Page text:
Johann Peter Hebel (1760-1826, born in Basel), subject of the first essay, was an obscure eighteenth-century author of popular almanacs, folktales and nature writings.  The poet Eduard Mörike (1804-1875) lived a sequestered life in and around Stuttgart in Swabia (Württemburg).  The other three writers here are Swiss; Jean-Jacques Rousseau (1712-78) came from francophone Geneva; Gottfried Keller (1819-90) and Walser (1878-1956) both wrote in German.  Sebald is interested in artists associated with borders, boundaries and divides, their similarities and struggles.

 

In 1965 Sebald first saw Lac de Bienne (close to Walser’s birthplace – another of these frequent connections) with its island of Saint-Pierre in the middle.  Years later he visited Rousseau’s insular retreat; Rousseau had been hounded out of pre-revolutionary France, and took refuge there in 1765.  It must have seemed, Sebald writes, a paradise – though Rousseau’s peace was sometimes shattered by unwanted visitors, from whom he hid in an under-floor space covered by a concealed trapdoor.  He spent two months on this island, a sojourn which prompts Sebald to another rueful reflection on the lot of the writer:

 

One could see writing as a continually self-perpetuating, compulsive act, evidence that, of all individuals afflicted by the disease of thought, the writer is perhaps the most incurable.

 

In this haven, Rousseau could study nature and get on with ‘the self-destructive business of writing to which he usually submitted himself’.   Another motif in the collection emerges here on this tiny island:

 

I don’t like large-scale things, not in architecture or evolutionary leaps.  I think it’s an aberration.  This notion of something that is small and self-contained is for me a moral and aesthetic ideal.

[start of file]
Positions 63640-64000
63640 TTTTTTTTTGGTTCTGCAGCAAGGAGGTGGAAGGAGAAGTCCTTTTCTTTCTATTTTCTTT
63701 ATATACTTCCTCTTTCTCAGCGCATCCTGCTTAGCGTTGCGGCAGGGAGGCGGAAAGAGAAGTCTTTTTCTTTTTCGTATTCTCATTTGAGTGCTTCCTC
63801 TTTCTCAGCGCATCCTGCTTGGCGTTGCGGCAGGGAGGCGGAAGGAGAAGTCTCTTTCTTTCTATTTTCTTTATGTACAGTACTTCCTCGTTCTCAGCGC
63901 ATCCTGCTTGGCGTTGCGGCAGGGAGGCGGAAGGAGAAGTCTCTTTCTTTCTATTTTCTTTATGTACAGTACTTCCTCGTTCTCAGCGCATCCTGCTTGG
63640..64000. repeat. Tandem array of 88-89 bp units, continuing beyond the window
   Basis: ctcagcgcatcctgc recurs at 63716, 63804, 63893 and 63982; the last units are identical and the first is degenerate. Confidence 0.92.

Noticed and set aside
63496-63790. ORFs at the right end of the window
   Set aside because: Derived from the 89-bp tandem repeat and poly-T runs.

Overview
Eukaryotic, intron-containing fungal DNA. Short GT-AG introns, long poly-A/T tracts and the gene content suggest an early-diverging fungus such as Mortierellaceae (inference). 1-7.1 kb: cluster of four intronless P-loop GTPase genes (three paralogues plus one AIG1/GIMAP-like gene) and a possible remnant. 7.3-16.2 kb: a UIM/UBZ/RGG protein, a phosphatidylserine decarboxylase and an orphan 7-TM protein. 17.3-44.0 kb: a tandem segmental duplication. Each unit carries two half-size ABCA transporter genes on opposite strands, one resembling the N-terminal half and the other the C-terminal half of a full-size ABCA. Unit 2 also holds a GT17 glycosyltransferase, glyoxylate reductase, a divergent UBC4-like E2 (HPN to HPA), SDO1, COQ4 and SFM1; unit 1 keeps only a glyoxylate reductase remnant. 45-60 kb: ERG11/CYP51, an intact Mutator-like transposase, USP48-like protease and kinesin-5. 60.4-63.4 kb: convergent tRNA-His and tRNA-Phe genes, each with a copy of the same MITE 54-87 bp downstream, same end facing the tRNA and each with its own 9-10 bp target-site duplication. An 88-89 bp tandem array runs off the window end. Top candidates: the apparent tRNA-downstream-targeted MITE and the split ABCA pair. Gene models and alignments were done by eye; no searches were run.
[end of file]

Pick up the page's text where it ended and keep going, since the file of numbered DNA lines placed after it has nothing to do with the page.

From Sebald’s painstaking evocation of the ‘abstruse details’ of the world Walser inhabited, ‘devoid of material possessions’ (he alludes to the ‘pencil method’ or ‘microscripts’ of Walser’s later years, described as an ‘inner emigration’) to the other writers discussed here with their preoccupation with the minutiae of their craft, this statement resonates throughout the collection.

 

Walser as a young man in the 1890s

Walser (1878-1956) as a young man in the 1890s

The essay on the isolated ‘outsider’ Walser is a poignant mini-masterpiece.  This ‘most unattached of all solitary poets’ is portrayed with delicate, loving sensitivity; we see the ‘precariousness’ of Walser’s existence, his loneliness and ‘virginal innocence’.  At the core of this ‘ragged soul’ was an ‘absence’ that was the source of his ‘unique strangeness’.   Although he was always ‘beset by shadows’, his writings are ‘illumined…with the most genial light’, striving towards ‘weightless[ness]’ in an attempt to ‘obliterate himself’.  He ‘almost always wrote the same thing and yet never repeated himself’, he was ‘a clairvoyant of the small’, his thoughts were ‘honed on the tiniest details’ but they became increasingly incomprehensible as his sanity faded, and he tended to ‘get lost in the clouds’ and dissolve into the ‘ephemeral’, into ‘thin air’, heading for the darkness of insanity and a solitary death in the snow one Christmas Day.

 

In this essay appears the largest selection in the book of Sebald’s trademark blurred, monochrome photographs; one of them represents his grandfather, who is forever associated in Sebald’s mind’s eye with Walser – the resemblance not just physical but almost mystical; they died in the same year, another of those eerie connections or coincidences which Sebald is so inclined to draw attention to, these ‘rebuses of memory’.   Are they, he wonders, ‘delusions of the self and of the senses’, or

 

the schemes and symptoms of an order underlying the chaos of human relationships, and applying equally to the living and the dead, which lies beyond our comprehension?

 

I recommend this volume to anyone interested in the craft of writing (and painting) and the nature of creative artists, with their mysterious capacity for conveying the healing power that comes from exploring the minute details of mundane existence in an increasingly expansionist, chaotic world.  It also provides heart-warming insight into the mind of Sebald.  When I peruse these essays I feel I’m in the presence of a kindly, modest but supremely intelligent artist and thinker, and his prose is a delight to read.  There are really seven subjects: the six I’ve mentioned, and Sebald himself.